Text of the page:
THERE have been very few sightings of cheeky Britpopper Robbie Williams in recent months, but suddenly reports are coming in of a life form looking very like him in all sections of the media. This could be something to do with the fact the former and recently reunited member of Take That has a new solo album coming out in November. features the upcoming single which was written by Williams and his Take That buddy Gary Barlow. Williams has more than records on his mind, however. His wife, Ayda Field, is about to give birth to their first child. The couple turned up this week at the Men of the Year Awards in London, where the singer was receiving the icon award. He takes the cake for innovative exploration of real estate as well. While he was picking up his gong in London it was also revealed that the new Williams family is hoping to purchase an island off the Californian coast so they can use it to spot UFOs. Williams claims to have seen such things before. Now he plans to do it from the comfort of his own home, or at least a resort that he hopes to build on the island should the purchase go ahead. Williams spent some of his recent downtime growing a beard and making documentaries about the UFO phenomenon. We can expect to see him back in Australia next year, we hear. SPEAKING of pop icons from Blighty, albeit one a generation older, David Bowie’s profile has been even lower than Williams’s of late, indeed for some time. The singer hasn’t toured since 2006 and turned down the offer to appear a the opening ceremony of the London Olympics. Rumours persist about the state of his health. Visitors to London next year at least will be able to take a gander at the many faces, hairstyles and brightly coloured wellingtons of the Thin White Duke. The esteemed Victoria and Albert Museum is to host an exhibition called what it describes as the first international retrospective on his extraordinary career. The exhibition runs from March until July and traces Bowie’s career from his early days as a folk singer through five decades and even more personas. Among the items on display will be handwritten lyrics, some of his own artwork, a range of costumes and many of the instruments he has used through the years. MEMBERS of the music industry cognoscenti from across the globe gather in Brisbane next week for the annual Big Sound Conference and music showcase. The three-day event, which begins next Wednesday, has a stellar line-up of local acts showing their talents, among them Cub Scouts, King Gizzard and the Lizard Wizard, and Owl Eyes, alongside the more established David Bridie, Hungry Kids of Hungary and Catherine Britt. The conference opens with a keynote address from American roots legend Steve Earle. Also up for discussion during the three days are the changes in the live music industry, the impact of streaming services and making sense of how royalties work. SD was saddened at the death last weekend of legendary songwriter Hal David, who as lyricist with Burt Bacharach created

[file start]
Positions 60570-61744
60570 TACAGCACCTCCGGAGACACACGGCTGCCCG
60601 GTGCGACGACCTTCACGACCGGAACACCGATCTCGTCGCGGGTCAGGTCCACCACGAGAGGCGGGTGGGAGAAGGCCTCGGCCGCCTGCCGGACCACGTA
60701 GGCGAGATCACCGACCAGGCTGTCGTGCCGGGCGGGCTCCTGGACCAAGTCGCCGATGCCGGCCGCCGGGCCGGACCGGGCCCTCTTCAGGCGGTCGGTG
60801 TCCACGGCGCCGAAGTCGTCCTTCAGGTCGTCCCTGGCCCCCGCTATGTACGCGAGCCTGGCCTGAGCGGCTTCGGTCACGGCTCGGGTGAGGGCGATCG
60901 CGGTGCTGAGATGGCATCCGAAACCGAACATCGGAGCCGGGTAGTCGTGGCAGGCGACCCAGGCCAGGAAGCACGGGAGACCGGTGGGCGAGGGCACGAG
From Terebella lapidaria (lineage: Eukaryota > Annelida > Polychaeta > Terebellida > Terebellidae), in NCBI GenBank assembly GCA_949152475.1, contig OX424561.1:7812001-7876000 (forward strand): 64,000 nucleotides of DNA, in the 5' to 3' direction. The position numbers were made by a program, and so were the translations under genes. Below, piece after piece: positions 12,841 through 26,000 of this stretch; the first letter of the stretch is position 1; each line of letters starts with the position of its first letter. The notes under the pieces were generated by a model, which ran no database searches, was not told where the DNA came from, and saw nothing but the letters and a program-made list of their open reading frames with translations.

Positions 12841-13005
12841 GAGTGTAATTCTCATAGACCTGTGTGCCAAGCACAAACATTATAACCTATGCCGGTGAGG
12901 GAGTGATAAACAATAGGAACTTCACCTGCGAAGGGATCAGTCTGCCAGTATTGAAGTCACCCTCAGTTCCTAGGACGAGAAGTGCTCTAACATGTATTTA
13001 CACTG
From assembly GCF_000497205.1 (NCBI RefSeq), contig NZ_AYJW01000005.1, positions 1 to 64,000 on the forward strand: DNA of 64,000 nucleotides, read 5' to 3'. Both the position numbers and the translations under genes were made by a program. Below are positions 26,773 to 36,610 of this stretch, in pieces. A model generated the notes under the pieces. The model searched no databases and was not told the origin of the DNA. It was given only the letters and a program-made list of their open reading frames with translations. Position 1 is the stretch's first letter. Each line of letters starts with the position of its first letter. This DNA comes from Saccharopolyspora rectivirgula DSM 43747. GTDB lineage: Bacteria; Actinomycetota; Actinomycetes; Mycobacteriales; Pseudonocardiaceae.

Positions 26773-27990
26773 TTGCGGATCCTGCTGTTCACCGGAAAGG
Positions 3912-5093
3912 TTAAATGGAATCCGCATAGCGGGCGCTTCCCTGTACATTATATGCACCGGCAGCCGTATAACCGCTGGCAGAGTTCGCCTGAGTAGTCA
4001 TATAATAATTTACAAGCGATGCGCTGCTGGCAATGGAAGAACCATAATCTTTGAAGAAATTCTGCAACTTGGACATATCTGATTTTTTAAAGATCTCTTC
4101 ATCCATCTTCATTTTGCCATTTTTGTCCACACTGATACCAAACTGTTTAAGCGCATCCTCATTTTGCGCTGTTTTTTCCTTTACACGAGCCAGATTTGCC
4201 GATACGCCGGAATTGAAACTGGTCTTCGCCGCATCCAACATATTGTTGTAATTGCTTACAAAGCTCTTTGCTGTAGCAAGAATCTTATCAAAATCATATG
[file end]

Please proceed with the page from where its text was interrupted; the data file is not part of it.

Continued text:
and among many others. In 2002 I had the pleasure of asking him about the secret of his craft. ‘‘A great song is trying to make it as real an emotion as possible,’’ he said. ‘‘My byword is to express an emotion and try to do that with as much honesty as possible. With a love song it has to be that way.’’ May he rest in peace.